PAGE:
Cases of Global Warming

There is quite a lot happening in AGW, but once again, a busy week moving house and time of the year issues, so my apologies. Here are some of events that seem to be emerging as important:


Plimer responds to his critics in The Australian with Vitriolic climate in academic hothouse.

The cash cow climate institutes now seem to be drowning in their own self-importance.

Funny, I called his book a bit vitriolic here Backpackers Guide to Global Warming, though I must admit Peter Gallagher’s choice of the word invective is perhaps more apt. Nice to see Gavin Schmidt giving constructive feedback on his blog.

Double Dissolution

I wanted to head this up with the quote, but I see Roy Spencer beat me to it.

“There is something fascinating about science [anthropogenic global warming]. One gets such wholesale returns of conjecture from such a trifling investment of fact.” -Mark Twain, Life on the Mississippi (1883)

The rejections of the Emissions Trading Scheme (ETS) legislation in the Senate is moving Australia towards a double dissolution trigger. For my international readers, a double dissolution resolves deadlocks between the House of Representatives and the Senate, where under Section 57 of the Australian Constitution, every seat is contested in a fresh election.


There have been a number of interesting modeling publications in arXiv I wish to draw attention too, particularly An updated comparison of model ensemble and observed temperature trends in the tropical troposphere by Stephen McIntyre, Ross McKitrick indicates Santer et al (2008) gratuitously truncated his data, again.

John Daly reported back in 1996 that a paper published in the journal “Nature” (Vol.382, 4 July 1996, p.39-46) by Ben Santer and others called “A Search For Human Influences On The Thermal Structure Of The Atmosphere” was trumpeted by as the final `proof’ that AGW was already here, proved not just by models, but also by actual observed data (thanks to Michael Sirks). He reports this inspired the much quoted claim that there was “… a discernible human influence on global climate”.

Alas it was not to be. Five months later `Nature’ published two rebuttals from other climate scientists Prof Patrick Michaels and Dr Paul Knappenberger, both of the University of Virginia, who said:

“When we examine the period of record used by Santer et al. (1st graph) in the context of the longer period available from ref.5 (2nd graph), we find that in the region with the most significant warming (30-600 S. 850-300 hPa), the increase is largely an artefact of the time period chosen”

Santer had truncated almost 10 years of the most recent data to get his result!

Apparently he finds the lure of truncation irresistible. In association with 16 other authors, he again truncated the most recent results. M&M claim that bringing the results up to date reverses the results.


I also have a publication coming out soon. Stay tuned for more.

Plimer Review: Backpackers Guide to Global Warming

My signed copy of Heaven+Earth: Global Warming, the missing science by Australia’s most eminent geologist arrived last week. Peter Gallagher has just reviewed it here, and I agree with most of his impressions.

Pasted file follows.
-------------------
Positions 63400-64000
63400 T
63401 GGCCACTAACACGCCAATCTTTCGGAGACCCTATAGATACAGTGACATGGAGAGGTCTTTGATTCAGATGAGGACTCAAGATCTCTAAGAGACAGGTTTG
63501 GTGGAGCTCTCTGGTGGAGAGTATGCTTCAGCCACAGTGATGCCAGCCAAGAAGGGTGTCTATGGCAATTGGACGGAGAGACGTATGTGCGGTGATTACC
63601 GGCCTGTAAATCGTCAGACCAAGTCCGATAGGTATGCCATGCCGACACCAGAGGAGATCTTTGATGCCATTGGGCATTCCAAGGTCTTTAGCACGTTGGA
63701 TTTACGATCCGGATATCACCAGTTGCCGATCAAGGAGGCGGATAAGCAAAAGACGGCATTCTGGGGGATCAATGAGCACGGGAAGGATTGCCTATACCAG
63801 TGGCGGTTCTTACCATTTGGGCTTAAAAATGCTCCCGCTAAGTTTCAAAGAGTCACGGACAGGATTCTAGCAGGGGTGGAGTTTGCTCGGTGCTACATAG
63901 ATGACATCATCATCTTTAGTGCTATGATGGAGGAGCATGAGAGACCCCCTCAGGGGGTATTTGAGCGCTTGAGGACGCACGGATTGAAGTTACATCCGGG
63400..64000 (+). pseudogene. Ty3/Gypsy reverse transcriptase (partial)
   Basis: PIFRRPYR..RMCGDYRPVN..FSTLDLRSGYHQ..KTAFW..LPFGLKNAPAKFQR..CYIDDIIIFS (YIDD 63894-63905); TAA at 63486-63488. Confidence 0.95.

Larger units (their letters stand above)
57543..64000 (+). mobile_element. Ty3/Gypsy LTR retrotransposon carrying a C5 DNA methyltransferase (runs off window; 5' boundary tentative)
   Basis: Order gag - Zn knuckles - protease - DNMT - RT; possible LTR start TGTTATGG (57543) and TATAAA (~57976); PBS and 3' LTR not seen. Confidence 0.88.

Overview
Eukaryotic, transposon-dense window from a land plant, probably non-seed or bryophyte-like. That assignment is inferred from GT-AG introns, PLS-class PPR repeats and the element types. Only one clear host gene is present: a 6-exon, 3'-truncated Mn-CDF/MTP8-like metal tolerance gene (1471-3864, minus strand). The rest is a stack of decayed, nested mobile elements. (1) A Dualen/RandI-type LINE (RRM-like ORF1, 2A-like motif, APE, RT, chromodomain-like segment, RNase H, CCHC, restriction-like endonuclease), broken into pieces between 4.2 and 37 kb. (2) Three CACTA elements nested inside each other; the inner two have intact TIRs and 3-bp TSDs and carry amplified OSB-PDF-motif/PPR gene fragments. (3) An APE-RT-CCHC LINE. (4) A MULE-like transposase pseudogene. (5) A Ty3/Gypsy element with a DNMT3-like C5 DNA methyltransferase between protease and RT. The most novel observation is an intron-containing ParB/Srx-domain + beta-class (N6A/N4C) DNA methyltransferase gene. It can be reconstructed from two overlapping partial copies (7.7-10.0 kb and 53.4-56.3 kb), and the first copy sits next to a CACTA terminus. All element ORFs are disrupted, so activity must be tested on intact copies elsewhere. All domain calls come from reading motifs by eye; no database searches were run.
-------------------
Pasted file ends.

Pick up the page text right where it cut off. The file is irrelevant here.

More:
Apart from anything else it seems like a useful compendium of “History, Sun, Earth, Water, Air” facts and references, with over 500 pages and 2311 references. My hardcover version is laid out in a small book format with over-narrow margins, making it look a little like a “Backpackers Guide”. The language is quite informal too, so the impression fits.

Continue reading Plimer Review: Backpackers Guide to Global Warming

40 Years of Some BoM Australian Rural Temperature Data

The Australian Bureau of Meteorology (BOM) has acquired daily weather data from many sites for many years and compiled it into a base that compares well with that from other countries.

The data in various stages of treatment is available from Dr Stockwell through this site. It includes a small amount of infilling of missing data, usually by inserting the value(s) of an adjacent day. The infilling is not considered to alter the conclusions, but it is a mathematical convenience. It can be said of these 17 rural sites that –
•    the most northerly half averaged similar slopes to the southerly half
•    airport locations were similar to non-airport locations
•    there is insignificant correlation with nearby town populations
•    there does not seem to be a UHI effect
•    in some places, instrumental problems might be confused with climate responses
•    the slope of inland sites was greater by far than the slope of coastal sites.

The two purposes of this note are to solicit suggestions on why inland sites (which equate to higher elevations above sea level) mostly have higher slopes than coastal sites; and to make known the availability of worked data as outlined. Remember that the problem needing explanation is not simply moderation of temperatures by the sea. That might reduce data scatter, but it would not easily reduce temperature increase as happens inland.

Continue reading 40 Years of Some BoM Australian Rural Temperature Data